Adolescent TV Time Affects Adult Risk of Depression

Second study finds that adolescents' social habits affect risk of cannabis use

MONDAY, Feb. 2 (HealthDay News) -- Adolescents who watch a lot of TV are at increased risk of depression as adults, while the risk of adolescents using cannabis increases the more they spend time going out with their friends, according to two studies published in the February issues of the Archives of General Psychiatry and the Archives of Pediatrics & Adolescent Medicine, respectively.

In the first study, Brian A. Primack, M.D., of the University of Pittsburgh, and colleagues studied the electronic media exposure of 4,142 non-depressed adolescents who were assessed for depression over seven years of follow-up, and found that greater television time was associated with higher odds of developing depression as young adults.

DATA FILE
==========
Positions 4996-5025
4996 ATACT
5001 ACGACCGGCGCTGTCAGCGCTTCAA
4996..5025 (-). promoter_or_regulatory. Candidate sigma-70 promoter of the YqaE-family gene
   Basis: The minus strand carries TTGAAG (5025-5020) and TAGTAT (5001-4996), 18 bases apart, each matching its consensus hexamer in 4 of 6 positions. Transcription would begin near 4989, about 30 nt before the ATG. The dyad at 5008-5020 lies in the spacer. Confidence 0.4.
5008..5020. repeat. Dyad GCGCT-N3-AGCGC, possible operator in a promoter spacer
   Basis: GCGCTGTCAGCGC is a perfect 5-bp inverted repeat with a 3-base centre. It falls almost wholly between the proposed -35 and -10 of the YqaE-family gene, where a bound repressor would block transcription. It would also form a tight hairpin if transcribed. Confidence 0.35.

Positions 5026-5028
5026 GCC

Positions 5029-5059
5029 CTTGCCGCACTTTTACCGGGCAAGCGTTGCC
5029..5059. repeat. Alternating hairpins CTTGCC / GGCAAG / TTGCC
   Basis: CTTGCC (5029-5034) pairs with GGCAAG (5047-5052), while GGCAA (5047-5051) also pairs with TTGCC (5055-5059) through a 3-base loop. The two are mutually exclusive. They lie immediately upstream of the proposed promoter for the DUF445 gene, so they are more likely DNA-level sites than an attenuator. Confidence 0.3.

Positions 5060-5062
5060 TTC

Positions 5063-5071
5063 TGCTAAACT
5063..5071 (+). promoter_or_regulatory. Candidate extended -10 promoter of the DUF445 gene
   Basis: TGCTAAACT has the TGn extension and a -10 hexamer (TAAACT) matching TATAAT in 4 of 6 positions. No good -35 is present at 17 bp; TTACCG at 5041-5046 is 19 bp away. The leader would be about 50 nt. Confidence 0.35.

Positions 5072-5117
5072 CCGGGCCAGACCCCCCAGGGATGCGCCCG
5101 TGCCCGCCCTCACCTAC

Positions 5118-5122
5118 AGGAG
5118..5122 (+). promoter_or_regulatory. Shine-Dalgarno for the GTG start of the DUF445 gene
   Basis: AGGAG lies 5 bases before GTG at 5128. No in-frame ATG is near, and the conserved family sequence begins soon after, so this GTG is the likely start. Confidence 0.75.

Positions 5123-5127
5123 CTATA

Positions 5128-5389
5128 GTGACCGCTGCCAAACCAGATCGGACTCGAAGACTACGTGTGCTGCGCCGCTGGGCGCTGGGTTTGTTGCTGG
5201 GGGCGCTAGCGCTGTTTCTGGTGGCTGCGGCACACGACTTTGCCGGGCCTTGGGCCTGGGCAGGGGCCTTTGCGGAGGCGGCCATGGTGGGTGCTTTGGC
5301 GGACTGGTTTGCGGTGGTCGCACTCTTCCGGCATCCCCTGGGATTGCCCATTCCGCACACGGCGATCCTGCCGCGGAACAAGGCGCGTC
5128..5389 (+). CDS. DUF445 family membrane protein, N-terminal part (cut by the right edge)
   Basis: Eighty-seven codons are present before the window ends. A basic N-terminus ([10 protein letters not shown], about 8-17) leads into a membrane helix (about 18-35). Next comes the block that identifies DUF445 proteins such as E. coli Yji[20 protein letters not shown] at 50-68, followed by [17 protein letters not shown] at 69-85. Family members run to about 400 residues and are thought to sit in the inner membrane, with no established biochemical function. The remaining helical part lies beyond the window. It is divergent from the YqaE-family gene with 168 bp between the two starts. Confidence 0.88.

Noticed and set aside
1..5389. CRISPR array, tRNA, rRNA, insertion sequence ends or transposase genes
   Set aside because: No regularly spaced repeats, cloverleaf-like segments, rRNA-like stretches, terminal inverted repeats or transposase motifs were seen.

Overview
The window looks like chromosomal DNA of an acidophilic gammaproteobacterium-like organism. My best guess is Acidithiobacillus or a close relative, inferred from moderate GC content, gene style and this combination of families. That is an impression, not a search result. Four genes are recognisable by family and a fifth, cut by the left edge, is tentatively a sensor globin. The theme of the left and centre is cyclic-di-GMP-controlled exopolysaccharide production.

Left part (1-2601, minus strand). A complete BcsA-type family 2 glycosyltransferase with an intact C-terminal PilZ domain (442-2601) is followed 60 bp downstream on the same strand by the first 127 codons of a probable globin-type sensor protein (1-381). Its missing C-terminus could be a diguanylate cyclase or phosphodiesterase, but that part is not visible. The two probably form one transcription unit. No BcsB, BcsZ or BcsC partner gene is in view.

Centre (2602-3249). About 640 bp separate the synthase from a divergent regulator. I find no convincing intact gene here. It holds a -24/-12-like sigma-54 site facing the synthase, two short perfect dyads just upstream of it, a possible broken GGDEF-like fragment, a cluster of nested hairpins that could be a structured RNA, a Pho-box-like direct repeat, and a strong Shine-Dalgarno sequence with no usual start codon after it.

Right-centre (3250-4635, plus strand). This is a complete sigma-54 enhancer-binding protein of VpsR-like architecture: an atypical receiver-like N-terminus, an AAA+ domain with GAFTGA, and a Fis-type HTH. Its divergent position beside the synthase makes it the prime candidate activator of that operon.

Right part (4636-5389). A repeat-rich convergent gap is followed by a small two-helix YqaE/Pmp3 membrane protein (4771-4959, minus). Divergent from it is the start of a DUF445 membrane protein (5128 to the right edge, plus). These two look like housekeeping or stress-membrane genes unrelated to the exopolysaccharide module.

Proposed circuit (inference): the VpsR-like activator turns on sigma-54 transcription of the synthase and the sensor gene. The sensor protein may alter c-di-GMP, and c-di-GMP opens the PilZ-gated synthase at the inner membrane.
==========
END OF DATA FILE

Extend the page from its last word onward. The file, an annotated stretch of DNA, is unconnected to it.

In the second study, Emmanuel Kuntsche, Ph.D., of the Swiss Institute for the Prevention of Alcohol and Drug Problems in Lausanne, Switzerland, and colleagues conducted a study of 93,297 students (aged 15 years) from 31 largely European and North American countries and regions, and found that the more evenings the subjects spent out with their friends, the more likely they were to use cannabis.

"There is a great need to learn more about the nature of evenings out with friends and related factors that might explain changes in adolescent cannabis use over time," Kuntsche and colleagues write. "Because there are many benefits to adolescent social interaction, it is important to determine how best to foster it without unduly increasing exposure opportunities for cannabis use."

Abstract - Primack
Full Text (subscription or payment may be required)
Abstract - Kuntsche
Full Text (subscription or payment may be required)

Physician's Briefing